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Re: basic question: going back to dired


From: Tim X
Subject: Re: basic question: going back to dired
Date: Wed, 23 Jul 2008 20:16:53 +1000
User-agent: Gnus/5.13 (Gnus v5.13) Emacs/23.0.60 (gnu/linux)

"Juanma Barranquero" <address@hidden> writes:

>
> Of course there are at least two reasons, other than history, to stick
> with the statu quo: lack of resources, and existing users' resistance.
> :)

I would suggest a third is that as far as I know, there have been no
suggestions for different terms which actually improve the situation. At
best, they make it no worse, but I've seen none that would substantially
improve the situation (not that I persoanlly believe it needs
improvement - but if you accept the premise that many find the current
terminology difficult, which I think is debatable, what terminology is
going to improve the situation and not make things worse or at best,
make no real difference apart from createing a lot of work?).

Change for the sake of change is a waste of resources. If the
terminology is going to be changed to something, it needs to be
something that adds real value and which isn't just a 'dumbing down' to
try and increase popularity. 

for example, I don't think workspace is any real improvement over
buffer. What would you call all those buffers that users never actually
see? Are they workspaces? However, my biggest concern would be that
those new to emacs and trying to learn how to extend it and customise it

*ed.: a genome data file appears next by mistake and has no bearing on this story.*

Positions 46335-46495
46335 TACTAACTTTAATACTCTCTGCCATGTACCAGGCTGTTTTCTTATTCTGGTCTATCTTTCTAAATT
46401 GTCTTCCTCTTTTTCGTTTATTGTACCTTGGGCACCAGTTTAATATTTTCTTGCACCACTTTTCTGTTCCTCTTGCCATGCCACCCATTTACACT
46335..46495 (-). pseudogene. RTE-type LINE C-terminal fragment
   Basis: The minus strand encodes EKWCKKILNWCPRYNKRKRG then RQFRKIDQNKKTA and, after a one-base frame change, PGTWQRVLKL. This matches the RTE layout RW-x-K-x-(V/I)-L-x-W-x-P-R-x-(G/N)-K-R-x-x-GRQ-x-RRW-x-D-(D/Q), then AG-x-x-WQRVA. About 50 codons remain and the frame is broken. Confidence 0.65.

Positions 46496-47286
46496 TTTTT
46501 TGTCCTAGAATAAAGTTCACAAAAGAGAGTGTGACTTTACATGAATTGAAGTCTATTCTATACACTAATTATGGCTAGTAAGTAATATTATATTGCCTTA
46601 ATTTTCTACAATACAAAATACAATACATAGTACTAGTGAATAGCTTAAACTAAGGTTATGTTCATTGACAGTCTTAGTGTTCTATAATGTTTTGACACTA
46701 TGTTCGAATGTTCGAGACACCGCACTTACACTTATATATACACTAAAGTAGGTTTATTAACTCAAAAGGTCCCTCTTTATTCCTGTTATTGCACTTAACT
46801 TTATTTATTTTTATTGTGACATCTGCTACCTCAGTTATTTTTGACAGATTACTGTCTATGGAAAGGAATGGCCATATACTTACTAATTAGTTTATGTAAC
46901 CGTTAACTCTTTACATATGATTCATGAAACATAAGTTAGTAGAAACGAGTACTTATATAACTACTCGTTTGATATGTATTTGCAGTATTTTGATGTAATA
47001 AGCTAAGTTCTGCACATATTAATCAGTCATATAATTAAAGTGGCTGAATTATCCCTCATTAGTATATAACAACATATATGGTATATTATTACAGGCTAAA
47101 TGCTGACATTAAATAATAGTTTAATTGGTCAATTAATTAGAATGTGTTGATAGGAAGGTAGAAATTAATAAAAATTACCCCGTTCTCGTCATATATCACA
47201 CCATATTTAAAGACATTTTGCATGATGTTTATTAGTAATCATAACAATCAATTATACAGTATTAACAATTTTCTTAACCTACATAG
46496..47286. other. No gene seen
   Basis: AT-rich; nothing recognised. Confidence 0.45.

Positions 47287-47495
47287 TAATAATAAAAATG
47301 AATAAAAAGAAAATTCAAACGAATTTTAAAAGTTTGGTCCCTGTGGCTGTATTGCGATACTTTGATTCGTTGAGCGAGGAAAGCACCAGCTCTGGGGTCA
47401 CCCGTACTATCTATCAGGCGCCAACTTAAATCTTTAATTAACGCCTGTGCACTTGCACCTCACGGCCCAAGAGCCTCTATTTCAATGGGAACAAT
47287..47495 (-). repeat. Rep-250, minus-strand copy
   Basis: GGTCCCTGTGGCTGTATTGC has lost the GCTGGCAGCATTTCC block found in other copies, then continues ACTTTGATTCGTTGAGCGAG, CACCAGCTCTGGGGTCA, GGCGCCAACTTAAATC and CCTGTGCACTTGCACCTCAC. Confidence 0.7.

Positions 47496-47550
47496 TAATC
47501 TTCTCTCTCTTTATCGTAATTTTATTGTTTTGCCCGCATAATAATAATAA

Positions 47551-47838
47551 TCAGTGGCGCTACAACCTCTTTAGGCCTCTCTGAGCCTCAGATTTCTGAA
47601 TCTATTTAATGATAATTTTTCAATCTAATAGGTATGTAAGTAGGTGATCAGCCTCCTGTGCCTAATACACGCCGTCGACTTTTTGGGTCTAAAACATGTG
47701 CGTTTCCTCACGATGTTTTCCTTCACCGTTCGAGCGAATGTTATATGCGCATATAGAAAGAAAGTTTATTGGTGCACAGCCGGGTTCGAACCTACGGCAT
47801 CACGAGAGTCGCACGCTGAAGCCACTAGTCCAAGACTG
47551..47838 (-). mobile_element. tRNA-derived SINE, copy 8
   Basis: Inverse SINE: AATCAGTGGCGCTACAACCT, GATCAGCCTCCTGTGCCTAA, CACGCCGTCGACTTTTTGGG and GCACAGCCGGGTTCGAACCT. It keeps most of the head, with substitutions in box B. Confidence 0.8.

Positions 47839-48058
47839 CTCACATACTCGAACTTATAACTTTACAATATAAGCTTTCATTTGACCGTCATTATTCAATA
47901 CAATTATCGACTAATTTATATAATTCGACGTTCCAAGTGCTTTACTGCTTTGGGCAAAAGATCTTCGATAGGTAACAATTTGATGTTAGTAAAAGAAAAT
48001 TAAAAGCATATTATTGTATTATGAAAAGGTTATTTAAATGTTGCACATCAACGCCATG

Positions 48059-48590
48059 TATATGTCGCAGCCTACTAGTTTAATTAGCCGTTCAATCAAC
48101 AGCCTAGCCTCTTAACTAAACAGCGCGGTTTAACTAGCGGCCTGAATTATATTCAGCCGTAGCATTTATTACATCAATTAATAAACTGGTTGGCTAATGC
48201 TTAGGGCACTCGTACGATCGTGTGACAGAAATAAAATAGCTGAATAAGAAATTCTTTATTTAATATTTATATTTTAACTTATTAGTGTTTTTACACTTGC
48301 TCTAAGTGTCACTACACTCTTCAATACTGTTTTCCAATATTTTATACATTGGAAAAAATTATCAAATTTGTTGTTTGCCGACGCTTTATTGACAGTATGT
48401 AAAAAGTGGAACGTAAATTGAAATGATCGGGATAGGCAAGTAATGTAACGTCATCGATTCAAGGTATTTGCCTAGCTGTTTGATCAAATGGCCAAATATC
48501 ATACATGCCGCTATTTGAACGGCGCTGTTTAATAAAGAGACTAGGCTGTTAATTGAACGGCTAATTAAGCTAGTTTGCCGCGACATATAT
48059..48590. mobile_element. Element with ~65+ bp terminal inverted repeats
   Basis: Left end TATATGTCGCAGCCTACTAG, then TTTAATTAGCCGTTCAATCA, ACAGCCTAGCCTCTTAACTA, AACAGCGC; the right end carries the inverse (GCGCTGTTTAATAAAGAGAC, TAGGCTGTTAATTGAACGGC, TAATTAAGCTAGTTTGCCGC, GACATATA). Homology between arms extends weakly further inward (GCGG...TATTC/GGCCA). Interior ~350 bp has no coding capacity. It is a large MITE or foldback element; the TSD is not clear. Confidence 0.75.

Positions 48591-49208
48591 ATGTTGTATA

are likely not to realise that using a temporary buffer to do some
manipulation/processing of data in the background is one of the more
efficient approaches in emacs. For me at any rate, the concept of a
workspace implies some place where I interactively manipulate
data. rightly or wrongly, for me, a workspace is where I do work and not
necessarily where some elisp may do some work. A recent example of this
is the thread where someone was asking how to write a regexp that would
manipulate a multi-line chunk of text with a heading of Body:. for me,
the most efficient and simplist way to do this wold be to just put the
data in a buffer, possibly narrow it to only include the bit I was
interested in and then process it. A lot simpler than trying to pull it
out with a regexp and then manipulate it as a large string.

the other issue here is the frequency of people who are willing to post
and criticise the terminology as being out of date or misleading or just
inadequate, but who are not prepared to actually do anything about
it. Its easy to rite criticism - actually making things change takes
effort and dedication. If your not prepared to do the work, then I think
people should just be quiet. If you are prepared to do the work, then
just get on with it. If your right, your work will be appreciated and
you may actually improve things. 

tim

-- 
tcross (at) rapttech dot com dot au


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